I am in the process of setting up my new Lenovo ThinkPad P50. Here are some problems I encountered and solutions I found. There is no lasting value to these notes, even as notes to self: most of these issues will probably just go away soon. I am writing this mainly for the entertainment value.
Since Lenovo RAM and storage upgrade prices are outrageous (2-4 times the market price!), it makes sense to buy their base RAM and storage options and upgrade with aftermarket parts. On the other hand, their base storage option is a $140 hard drive, which is at this point completely useless. And the next one is a $400 256G SSD, which is around 5 times overpriced… For me, the decision was made by the fact that Lenovo promised to ship in 10-12 business days, but NewEgg had pre-configured model with the CPU I wanted ready to ship. Since NewEgg - unlike Lenovo - doesn’t take taxes, their price was comparable with the Lenovo’s even with the “friends and family” discount. I went with NewEgg - and the SSD option.
I ordered 16G more of RAM and a 512G Samsung 950 Pro NVMe SSD and installed them myself. I consulted Hardware Maintenance Manual, and that is how I figured out that I am installing RAM in the wrong slot and the NVMe drive upside down :)
NVMe drives require a special tray. I ordered one from Lenovo, but that takes a while. Although it was not clear from the specifications of the model I ordered what format is the SSD - 2.5” or M.2, my machine came with an M.2 SSD, so I just replaced it with the one I bought (I’ll put the original one back into the machine once the tray arrives).
As notebookcheck review mentioned, maintenance cover is “secured by small plastic clips, so you have to be careful not to break them”. I used flat metal thingy from a toolkit I got. The clips survived :)
Next, I tried booting into Fedora 23 Live USB stick. After much screen blinking, I got to the command line prompt, where I found no graphical interface, no running installer and a bunch of errors.
I heard that some bugs were fixed in the later versions of the BIOS, and decided to upgrade it. Since at this point I didn’t have the Windows drive in the machine any longer, and in general I do now want to use Windows, I started looking for a way to flash the BIOS without Windows.
Lenovo publishes a bootable CD image with the BIOS updater (which is a little weird, since many laptops - including P50 - do not have a CD drive :)).
I wrote that image onto an USB stick; it didn’t boot. Document Lenovo Thinkpad BIOS Update with Linux and USB reminded me that CD image isn’t a bootable disk image - it contains bootable disk images. There is a tool for extracting first such from a CD image - “geteltorito”. On Fedora 24, it is not in the “genisoimage” package, but in the “geteltorito” package.
$ geteltorito -o bios.img n1eur16w.iso # last argument - Bootable CD image from Lenovo
$ sudo dd if=bios.img of=/dev/sdX # where the USB stick is
BIOS updated fine, but Fedora Live still didn’t boot :(
Among the errors that I saw booting Fedora 23 was “snd_hda_intel … failed to add i915 component master”, which - although sound-related - mentions “i915”, which is Intel integrated graphics driver. Linux kernel version 3.2 in Fedora 23 that I was trying to boot predates the Skylake processor in my machine, and I thought that the problems I was seeing are caused by the lack of the Skylake support in the 3.2 kernel.
I didn’t know any easy way of making a bootable Fedora USB stick with a kernel that supports Skylake, so I googled the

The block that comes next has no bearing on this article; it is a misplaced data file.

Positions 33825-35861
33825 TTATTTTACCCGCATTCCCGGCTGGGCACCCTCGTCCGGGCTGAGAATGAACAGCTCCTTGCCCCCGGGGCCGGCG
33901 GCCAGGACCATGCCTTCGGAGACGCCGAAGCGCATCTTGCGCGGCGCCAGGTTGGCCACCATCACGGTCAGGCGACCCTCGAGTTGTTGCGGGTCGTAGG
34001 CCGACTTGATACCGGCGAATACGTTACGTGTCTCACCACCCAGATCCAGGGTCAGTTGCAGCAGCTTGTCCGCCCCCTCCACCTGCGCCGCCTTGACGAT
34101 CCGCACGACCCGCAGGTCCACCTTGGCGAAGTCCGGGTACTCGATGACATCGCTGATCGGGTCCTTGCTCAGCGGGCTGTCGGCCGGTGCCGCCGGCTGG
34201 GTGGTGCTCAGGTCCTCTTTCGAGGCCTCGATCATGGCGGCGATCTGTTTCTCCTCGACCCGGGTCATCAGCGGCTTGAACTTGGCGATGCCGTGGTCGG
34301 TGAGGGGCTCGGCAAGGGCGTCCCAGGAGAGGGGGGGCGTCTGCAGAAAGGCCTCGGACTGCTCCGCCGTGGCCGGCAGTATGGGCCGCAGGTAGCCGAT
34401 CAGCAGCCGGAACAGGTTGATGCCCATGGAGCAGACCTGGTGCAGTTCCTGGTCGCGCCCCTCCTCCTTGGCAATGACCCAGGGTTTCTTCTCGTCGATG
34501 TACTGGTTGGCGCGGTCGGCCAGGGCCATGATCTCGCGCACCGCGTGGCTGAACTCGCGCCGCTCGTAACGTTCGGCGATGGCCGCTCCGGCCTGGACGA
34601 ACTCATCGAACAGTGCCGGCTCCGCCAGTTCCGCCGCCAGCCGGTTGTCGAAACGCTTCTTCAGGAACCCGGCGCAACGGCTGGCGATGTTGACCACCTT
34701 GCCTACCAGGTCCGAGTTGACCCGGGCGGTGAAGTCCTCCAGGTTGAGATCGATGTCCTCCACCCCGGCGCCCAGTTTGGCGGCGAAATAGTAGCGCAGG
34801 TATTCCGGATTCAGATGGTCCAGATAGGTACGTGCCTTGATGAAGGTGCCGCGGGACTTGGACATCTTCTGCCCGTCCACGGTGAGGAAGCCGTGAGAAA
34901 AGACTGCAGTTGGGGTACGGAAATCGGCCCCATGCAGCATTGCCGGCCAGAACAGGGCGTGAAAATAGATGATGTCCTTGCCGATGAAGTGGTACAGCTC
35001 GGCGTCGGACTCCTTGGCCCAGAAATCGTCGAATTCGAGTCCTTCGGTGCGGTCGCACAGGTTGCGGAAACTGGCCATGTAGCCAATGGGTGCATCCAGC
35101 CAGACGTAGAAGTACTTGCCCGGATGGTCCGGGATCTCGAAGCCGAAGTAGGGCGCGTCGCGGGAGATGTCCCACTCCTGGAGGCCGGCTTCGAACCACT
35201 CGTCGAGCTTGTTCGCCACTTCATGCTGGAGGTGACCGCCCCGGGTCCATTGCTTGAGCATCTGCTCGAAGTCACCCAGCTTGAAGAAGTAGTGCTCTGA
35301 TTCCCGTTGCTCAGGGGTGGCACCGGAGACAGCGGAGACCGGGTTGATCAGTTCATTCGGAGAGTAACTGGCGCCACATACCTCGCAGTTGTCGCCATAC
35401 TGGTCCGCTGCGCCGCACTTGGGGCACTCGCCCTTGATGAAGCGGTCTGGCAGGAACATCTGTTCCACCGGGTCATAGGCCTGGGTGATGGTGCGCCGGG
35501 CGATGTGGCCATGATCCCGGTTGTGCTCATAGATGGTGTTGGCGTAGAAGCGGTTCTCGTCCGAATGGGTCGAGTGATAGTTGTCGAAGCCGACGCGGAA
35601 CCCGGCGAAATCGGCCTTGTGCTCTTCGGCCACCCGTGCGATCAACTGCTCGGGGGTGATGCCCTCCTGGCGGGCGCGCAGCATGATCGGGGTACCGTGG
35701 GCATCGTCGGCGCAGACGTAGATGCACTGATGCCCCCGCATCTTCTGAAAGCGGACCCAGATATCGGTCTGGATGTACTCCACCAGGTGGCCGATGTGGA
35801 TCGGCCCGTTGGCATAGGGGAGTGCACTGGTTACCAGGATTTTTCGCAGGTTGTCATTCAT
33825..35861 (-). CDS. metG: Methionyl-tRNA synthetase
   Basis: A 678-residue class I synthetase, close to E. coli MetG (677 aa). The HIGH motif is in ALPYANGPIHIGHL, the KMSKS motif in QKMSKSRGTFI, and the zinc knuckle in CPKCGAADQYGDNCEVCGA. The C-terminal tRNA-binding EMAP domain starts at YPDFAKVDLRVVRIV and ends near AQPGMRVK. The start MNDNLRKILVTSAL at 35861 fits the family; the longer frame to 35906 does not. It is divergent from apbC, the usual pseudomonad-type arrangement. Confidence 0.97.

topic, and found out (in “Early Intel Skylake Linux Users May Run Into A Silly Issue”
by Michael Larabel that 3.2 kernel does support Skylake - when a parameter is added
to the kernel command line:
After this, I was able to boot Fedora 23 Live and install it onto my NVMe drive!
Booting into the newly-installed system didn’t work, though.
I figured that the installed system also needs the “i915” parameter added to its kernel command line, so I rebooted into the Fedora 23 Live USB, mounted what I needed and changed “grub.cfg”. I know that I am supposed to change “/etc/default/grub” instead and run grub2-mkconfig, but I need to mount more filesystems and do a “chroot” for that (see instructions, and I am too lazy. Also, once newly-install system boots, I update it, and current Fedora 23 kernel - 4.3.4 - seems to have Skylake support enabled, so there is no need to supply any parameters and touching “/etc/default/grub”.
Installed system still didn’t boot.
I pressed F12 during boot, to see what can be booted. My drive was among the options, but even if I selected it manually, list of boot options soon reappeared - as if BIOS tried to boot my drive and failed.
This is when I noticed that the drive is listed as “NVMe EFI” drive. I previously verified that BIOS is set to boot both “legacy” (pre-UEFI) and UEFI OSs, and try “legacy” first. Now it seemed that the BIOS is hinting to me that it will only boot UEFI systems from my NVMe drive - and Fedora 23 that I just installed there was, of course, installed as a “legacy” OS!
I probably was supposed to know from UEFI by now - but I didn’t :(
I found the excellent “Linux on UEFI: A Quick Installation Guide” by Roderick W. Smith, and in the very beginning of it I learned that in order for my Linux installation to be UEFI, the installer needs to boot in UEFI. My USB stick can boot as both “legacy” and UEFI, but since BIOS tries “legacy” first, it boots in “legacy” mode. I set the BIOS to boot only UEFI - as the text recommended - and my installer booted the way it should (and much faster - no time wasted trying the thegacy boot)!
Last hurdle: since I already had a “legacy” Linux installation on the drive, it had a “legacy” partition table, whereas UEFI needs a GTP partition table… I used “gdisk” - a GTP flavor of fdisk - from Fedora Live to write a new GTP partition table.
Fedora 23 installed and working!